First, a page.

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The Road Less Traveled

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May 4, 2009 Tags: Design
The Road Less Traveled

Today's entry was written by Karl Giberson. You can read more about what we believe here.

What is the most fascinating question in all of science?

My vote goes to the meaning of the so-called "anthropic principle," and, judging from the traffic to www.biologos.org, the apparent design of the universe intrigues a lot of people. The "anthropic principle" derives from a profound recognition on the part of science in the past few decades that our universe does not appear to have been an accident but rather fine-tuned for life. But what exactly does "fine-tuned" mean?

As science developed in the past few centuries, a most astonishing insight emerged: Everything going on in the universe -- from the swirl of thoughts in your head to the chirping of the bird outside your window to the exploding of a distant star in some far-off galaxy -- is empowered by just four different interactions: the familiar forces of gravity and electricity, including magnetism, and two nuclear forces, one responsible for the fusion reactions in stars like our sun and one that causes radioactivity.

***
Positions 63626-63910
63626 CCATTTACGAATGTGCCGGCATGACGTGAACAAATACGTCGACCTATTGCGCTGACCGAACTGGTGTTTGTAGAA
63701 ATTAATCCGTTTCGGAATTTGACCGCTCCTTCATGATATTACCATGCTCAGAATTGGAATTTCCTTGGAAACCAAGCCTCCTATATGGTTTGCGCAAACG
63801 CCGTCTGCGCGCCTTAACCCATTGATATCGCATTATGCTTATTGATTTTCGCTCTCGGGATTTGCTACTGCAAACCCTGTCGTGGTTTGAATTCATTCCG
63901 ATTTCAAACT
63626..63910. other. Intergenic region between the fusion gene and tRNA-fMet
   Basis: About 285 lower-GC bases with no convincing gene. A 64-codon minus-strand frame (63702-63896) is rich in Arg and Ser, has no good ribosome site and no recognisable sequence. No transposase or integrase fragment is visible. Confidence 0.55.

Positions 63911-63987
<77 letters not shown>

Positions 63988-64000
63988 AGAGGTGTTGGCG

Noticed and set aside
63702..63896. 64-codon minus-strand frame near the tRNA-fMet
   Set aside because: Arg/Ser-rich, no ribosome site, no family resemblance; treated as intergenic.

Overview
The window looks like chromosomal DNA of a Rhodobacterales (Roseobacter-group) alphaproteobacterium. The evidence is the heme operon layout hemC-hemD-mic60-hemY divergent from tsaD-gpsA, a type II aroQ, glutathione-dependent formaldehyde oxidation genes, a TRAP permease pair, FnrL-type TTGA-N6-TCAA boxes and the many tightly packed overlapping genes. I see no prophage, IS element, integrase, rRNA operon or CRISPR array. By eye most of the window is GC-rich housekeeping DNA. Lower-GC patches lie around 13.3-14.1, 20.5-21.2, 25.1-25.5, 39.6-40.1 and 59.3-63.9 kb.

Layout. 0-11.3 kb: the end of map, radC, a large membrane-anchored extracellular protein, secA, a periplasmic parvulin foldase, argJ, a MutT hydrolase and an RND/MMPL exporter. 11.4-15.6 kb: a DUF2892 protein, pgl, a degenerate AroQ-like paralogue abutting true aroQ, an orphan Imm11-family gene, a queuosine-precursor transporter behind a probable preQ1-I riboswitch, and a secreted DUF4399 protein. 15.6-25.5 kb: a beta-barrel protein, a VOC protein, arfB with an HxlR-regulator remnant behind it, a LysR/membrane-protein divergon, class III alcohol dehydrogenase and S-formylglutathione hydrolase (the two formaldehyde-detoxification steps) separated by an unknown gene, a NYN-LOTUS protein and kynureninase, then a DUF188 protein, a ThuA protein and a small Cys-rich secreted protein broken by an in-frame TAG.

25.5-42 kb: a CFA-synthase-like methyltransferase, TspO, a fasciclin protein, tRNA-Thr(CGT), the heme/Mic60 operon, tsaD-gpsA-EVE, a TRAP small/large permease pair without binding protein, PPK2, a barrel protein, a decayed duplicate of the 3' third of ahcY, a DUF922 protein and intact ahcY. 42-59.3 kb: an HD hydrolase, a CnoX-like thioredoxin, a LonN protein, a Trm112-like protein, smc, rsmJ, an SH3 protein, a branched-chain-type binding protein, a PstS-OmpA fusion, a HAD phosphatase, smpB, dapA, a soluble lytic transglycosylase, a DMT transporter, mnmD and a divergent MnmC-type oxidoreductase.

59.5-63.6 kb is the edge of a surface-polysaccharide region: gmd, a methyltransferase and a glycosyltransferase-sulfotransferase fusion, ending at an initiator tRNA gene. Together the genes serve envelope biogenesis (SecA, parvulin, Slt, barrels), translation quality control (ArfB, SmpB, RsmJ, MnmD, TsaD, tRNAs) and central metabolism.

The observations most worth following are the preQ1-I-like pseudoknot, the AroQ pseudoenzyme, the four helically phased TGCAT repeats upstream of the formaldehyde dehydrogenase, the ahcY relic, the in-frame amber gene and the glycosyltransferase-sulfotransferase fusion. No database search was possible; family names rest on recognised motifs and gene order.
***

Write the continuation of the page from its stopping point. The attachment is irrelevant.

Physicists have studied these four interactions extensively, and they are now well understood. The particular strength of each interaction is perhaps their most interesting feature. You have probably played with magnets and noticed that the magnetic force is much stronger than gravity, which certainly cannot pull apart magnets that are stuck together. In the formulas for these interactions, a number called a "constant of nature" specifies their strength. If you increase the value of this constant, the interaction -- or force --grows larger, and vice versa.

For many years these forces were just numbers, part of the physicists' boring formulas. But in the past few decades all this has changed. Computer modeling makes it possible to see how the values of these numbers affect the structure of the universe, from the formation of galaxies to the structure of DNA.